Setting amp gains with DMM for bridged load - diyAudio
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Old 29th September 2015, 11:33 PM   #1
diyAudio Member
Join Date: Sep 2015
Default Setting amp gains with DMM for bridged load

Hi everyone,

Hoping I can get a bit of help with a little problem I'm having.

I'm trying to set the gains for my subwoofer amplifier using the DMM method. I've done this before with my front stage speakers without any issues.

The amplifier is a 2 channel Class A/B Clarion XR2220 capable (on paper) of producing 190 watts RMS @ 4 ohms when bridged. The subwoofer presents a 4 ohm load, and my head unit is a Kenwood KDC-U556BT with 2.5v preouts. All EQ is flat, no loudness/bass boost/bass extend etc and the subwoofer volume on the HU is at max. I am using a 50Hz sine wave at 0dBfs to try and set the gains and have calculated I'm looking for a voltage of 27.56v.

When I connect the DMM to the amp as usual to set the gains, I attach the probes to the correct terminals for bridged mode and adjust the gain so I see the desired voltage, with the HU volume at 75%. However, with the gains set like this the sub is almost inaudible... like you wouldn't even know the car had a sub in it! The cone barely even vibrates visibly in the boot.

Out of interest, I tried setting the gains with the bass boost on at the amp (I don't want to use it but just wanted to see if it made any difference) and with the gain turned all the way down it reads over 40v.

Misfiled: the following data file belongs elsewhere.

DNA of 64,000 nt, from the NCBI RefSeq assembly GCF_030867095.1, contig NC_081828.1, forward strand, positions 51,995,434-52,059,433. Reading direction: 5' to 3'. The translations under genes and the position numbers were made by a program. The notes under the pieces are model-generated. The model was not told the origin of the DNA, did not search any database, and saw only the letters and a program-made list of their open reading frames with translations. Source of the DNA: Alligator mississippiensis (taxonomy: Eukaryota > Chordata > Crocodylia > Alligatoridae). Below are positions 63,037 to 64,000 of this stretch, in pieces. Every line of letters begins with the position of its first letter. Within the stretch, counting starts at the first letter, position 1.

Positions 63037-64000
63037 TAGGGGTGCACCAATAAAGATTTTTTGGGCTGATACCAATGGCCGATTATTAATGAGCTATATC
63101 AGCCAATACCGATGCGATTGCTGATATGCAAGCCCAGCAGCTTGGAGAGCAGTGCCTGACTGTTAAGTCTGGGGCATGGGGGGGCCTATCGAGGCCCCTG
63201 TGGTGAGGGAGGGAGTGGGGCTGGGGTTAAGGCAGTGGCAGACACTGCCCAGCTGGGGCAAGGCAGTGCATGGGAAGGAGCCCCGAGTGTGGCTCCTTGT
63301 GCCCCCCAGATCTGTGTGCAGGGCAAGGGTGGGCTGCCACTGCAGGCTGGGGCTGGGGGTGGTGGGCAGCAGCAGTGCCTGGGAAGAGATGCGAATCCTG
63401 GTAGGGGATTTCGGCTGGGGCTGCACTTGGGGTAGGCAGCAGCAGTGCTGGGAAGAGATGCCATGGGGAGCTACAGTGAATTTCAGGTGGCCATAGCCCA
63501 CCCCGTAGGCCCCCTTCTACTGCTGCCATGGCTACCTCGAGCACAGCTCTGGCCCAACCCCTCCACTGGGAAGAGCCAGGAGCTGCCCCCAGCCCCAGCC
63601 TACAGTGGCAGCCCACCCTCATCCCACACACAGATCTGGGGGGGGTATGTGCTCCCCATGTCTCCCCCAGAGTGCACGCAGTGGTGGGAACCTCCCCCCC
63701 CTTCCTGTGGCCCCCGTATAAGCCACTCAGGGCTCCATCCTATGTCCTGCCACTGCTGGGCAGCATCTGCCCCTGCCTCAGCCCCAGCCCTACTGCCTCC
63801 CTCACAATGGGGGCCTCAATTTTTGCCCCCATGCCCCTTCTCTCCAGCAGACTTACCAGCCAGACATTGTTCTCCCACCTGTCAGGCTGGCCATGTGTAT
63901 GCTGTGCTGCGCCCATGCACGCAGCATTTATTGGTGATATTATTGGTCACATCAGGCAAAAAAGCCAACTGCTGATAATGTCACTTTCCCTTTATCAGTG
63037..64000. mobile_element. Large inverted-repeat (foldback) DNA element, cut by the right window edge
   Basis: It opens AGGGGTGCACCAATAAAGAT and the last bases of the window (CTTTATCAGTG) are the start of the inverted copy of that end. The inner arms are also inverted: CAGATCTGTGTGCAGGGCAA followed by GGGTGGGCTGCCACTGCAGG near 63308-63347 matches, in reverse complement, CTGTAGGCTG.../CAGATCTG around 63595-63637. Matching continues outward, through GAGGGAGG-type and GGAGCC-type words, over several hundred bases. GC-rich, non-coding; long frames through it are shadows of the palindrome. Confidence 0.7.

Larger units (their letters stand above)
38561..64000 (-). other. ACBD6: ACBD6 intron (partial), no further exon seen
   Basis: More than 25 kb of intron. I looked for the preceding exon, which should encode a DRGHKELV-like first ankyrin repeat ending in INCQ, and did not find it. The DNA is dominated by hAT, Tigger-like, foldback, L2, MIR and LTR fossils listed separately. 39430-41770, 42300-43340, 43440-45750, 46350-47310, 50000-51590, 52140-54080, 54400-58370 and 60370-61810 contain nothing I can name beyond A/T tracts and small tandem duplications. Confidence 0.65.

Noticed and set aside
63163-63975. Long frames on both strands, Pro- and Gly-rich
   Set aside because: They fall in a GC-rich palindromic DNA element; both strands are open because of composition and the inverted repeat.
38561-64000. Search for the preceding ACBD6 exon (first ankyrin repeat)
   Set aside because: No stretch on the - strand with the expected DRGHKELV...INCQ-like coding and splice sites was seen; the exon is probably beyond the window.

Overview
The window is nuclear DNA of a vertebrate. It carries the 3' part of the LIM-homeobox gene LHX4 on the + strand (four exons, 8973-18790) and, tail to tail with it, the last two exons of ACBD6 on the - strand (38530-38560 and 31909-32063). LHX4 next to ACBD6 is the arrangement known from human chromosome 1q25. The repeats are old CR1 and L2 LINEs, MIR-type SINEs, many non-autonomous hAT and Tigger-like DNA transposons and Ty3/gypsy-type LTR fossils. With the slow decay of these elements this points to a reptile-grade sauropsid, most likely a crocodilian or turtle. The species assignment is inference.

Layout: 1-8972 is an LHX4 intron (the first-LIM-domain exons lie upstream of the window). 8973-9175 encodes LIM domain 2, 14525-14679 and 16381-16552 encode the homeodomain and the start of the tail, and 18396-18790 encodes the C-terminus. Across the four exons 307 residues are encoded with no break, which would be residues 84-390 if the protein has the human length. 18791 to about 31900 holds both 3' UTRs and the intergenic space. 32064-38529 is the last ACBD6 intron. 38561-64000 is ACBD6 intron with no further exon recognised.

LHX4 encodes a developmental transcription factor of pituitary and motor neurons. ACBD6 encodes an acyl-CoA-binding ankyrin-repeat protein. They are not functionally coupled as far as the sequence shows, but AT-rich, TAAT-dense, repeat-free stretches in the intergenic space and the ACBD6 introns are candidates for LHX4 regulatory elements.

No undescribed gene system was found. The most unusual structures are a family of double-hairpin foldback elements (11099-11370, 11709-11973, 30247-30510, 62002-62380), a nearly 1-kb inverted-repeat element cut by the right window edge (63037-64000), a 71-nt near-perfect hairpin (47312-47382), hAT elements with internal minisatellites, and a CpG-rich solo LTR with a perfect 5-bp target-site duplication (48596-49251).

This doesn't sound right at all, I'm wondering if there is a problem with the multimeter? It was set to 200v AC mode as required.

Right now I have the sub amp gain set by ear with no audible clipping (I am a recording/mix engineer professionally so I do have a good ear for it!) but I would prefer to set it with a DMM to be more accurate.

I bought this subwoofer to replace a no-name cheap underseat 8" woofer rated at 55 watts RMS and, if I go by the DMM reading for gain setting, the old cheap one was about 10 times as powerful as the new one!

Am I missing something here? Any help would be much appreciated!
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Old 30th September 2015, 12:59 AM   #2
diyAudio Member
Join Date: Nov 2003
Location: Louisiana
My opinion... for what it's worth.

Set it so that you have use of approximately 75% of the volume control's range and so that it sounds like you want it to sound. Then, when driving it hard, listen for distortion or stress (drivers bottoming...) and back off of the volume. Music is too variable to have one 'perfect' setting.
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